- Hurricane Matthew batters Haiti with 145mph wind
- Eastern Cuba hit around 9pm GMT
- At least 11 dead in connection with storm, five in Haiti
- Bahamas up next. Southeastern US could be hit
- Large area of Haiti cut off
Hurricane Matthew slammed into Haiti and Cuba on Tuesday coast, bringing gusts of up to 175 miles-per-hour that raised fears of “catastrophic” damage.
At least 11 people have been killed across the Caribbean, including five in Haiti where the Category 4 storm pummelled towns, farmland and resorts and forced hundreds of thousands of people to take cover.
“Haiti is facing the largest humanitarian event witnessed since the earthquake six years ago,” said Mourad Wahba, the UN Secretary-General’s Deputy Special Representative for Haiti.
The storm was both powerful and slow-moving, a dangerous combination that led to rainfall estimated at 15-25 inches (38-64 cm) in south western Haiti, with more than three feet (0.9 meters) falling in some mountainous areas.
Many of Haiti’s 11 million people live in flimsy homes, and tens of thousands remain in tents or other temporary housing after the massive earthquake in 2010.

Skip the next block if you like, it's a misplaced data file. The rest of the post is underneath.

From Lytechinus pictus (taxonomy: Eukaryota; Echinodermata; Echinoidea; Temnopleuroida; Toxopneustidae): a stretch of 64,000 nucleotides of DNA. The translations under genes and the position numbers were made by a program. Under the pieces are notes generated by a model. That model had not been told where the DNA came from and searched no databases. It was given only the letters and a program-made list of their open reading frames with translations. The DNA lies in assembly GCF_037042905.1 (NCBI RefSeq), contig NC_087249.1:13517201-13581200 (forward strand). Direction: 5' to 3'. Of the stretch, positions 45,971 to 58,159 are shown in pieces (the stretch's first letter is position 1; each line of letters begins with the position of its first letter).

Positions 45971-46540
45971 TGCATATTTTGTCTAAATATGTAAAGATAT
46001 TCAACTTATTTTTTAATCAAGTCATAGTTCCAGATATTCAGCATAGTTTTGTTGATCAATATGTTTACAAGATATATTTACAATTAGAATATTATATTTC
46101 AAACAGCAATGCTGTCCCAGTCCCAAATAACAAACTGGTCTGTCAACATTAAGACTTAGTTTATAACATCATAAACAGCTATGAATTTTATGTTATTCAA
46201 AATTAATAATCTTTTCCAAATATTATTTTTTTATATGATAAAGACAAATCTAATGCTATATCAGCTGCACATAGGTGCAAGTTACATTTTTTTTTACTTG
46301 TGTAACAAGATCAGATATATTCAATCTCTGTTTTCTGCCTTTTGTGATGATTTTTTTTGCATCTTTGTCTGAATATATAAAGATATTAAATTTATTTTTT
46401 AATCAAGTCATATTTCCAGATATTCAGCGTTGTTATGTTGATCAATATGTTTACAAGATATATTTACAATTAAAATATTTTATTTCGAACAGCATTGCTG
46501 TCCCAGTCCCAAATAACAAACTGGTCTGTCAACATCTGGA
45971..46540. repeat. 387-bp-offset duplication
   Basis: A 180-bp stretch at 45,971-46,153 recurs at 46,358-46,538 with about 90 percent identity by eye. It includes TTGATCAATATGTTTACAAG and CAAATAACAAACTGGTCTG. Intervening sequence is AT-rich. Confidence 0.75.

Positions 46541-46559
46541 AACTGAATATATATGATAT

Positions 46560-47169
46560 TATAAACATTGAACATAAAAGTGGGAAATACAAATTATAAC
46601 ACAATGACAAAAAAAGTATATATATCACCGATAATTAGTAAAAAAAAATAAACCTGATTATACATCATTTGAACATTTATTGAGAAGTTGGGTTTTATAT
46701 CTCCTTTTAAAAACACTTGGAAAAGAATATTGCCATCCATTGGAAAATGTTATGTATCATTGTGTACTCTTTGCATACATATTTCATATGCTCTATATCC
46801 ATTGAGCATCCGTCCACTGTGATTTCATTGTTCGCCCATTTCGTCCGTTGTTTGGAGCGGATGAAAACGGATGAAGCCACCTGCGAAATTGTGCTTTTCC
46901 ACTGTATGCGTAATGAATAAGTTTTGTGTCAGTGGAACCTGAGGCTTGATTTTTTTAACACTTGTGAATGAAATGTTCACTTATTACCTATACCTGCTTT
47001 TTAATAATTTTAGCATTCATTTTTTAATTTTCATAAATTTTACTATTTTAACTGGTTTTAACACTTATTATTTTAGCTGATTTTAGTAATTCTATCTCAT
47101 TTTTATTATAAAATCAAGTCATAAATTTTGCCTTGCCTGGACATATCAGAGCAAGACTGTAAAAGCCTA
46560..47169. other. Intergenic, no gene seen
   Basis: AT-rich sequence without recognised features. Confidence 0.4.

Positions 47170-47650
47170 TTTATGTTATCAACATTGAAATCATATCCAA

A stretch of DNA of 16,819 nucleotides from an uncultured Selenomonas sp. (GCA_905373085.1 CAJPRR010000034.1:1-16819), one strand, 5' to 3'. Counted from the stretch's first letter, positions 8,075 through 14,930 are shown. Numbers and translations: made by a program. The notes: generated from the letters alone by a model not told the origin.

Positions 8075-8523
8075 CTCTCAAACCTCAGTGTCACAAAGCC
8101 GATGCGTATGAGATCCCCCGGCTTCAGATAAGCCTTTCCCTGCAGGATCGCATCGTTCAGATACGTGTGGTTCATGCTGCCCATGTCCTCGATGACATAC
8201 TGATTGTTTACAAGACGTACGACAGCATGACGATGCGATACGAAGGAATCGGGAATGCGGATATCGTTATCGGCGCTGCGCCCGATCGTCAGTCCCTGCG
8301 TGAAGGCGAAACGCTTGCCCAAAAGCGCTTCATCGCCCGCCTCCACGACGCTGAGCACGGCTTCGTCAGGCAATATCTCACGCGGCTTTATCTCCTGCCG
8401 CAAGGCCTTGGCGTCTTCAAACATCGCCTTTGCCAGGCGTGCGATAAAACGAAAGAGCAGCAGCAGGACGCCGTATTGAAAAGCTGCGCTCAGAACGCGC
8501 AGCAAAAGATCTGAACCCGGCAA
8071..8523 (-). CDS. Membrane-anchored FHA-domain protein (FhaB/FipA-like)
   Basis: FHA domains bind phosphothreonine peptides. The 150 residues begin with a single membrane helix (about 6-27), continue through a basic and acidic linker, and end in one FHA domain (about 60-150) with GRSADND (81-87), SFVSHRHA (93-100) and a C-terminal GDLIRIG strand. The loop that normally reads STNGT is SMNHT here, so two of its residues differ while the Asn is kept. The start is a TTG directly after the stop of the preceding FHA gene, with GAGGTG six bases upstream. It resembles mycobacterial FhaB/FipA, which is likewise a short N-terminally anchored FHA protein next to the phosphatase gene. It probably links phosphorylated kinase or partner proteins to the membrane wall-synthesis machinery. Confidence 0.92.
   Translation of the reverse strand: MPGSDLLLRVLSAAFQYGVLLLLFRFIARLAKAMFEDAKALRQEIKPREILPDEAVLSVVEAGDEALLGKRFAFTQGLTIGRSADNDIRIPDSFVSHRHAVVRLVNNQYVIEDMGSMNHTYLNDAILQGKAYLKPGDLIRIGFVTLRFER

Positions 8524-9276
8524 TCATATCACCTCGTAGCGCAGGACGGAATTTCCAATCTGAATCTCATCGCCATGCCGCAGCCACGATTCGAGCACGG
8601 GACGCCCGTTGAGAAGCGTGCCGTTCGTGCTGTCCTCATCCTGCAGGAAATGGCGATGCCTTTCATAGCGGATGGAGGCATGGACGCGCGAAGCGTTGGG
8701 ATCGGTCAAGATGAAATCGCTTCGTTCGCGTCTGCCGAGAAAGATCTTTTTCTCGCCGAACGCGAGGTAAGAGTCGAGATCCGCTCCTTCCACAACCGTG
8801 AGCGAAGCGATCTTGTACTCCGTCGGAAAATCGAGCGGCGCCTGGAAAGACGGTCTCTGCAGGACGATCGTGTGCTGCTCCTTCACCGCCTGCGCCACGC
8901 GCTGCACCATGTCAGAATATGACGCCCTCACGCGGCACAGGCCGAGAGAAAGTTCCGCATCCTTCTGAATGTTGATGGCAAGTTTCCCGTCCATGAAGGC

With communications out across most of Haiti and a key bridge impassable because of a swollen river, there was no immediate word on the full extent of potential casualties and damage from the storm in the poorest country in the Americas. Much of the western tip of Haiti was isolated and there was no word on dead and injured.
“It is too early to do a real assessment, but it has been very serious,” Haitian Interior Minister Francois Anick Joseph told Reuters.
Named for the sandy islands off its shore and twice destroyed by hurricanes in the 18th century, the Haitian port town Les Cayes was hit hard by Matthew.
“The situation in Les Cayes is catastrophic, the city is flooded, you have trees lying in different places and you can barely move around, the wind has damaged many houses,” said Deputy Mayor Marie Claudette Regis Delerme, who fled a house in the town of about 70,000 when the wind ripped the roof off.
First Published THE TELEGRAPH UK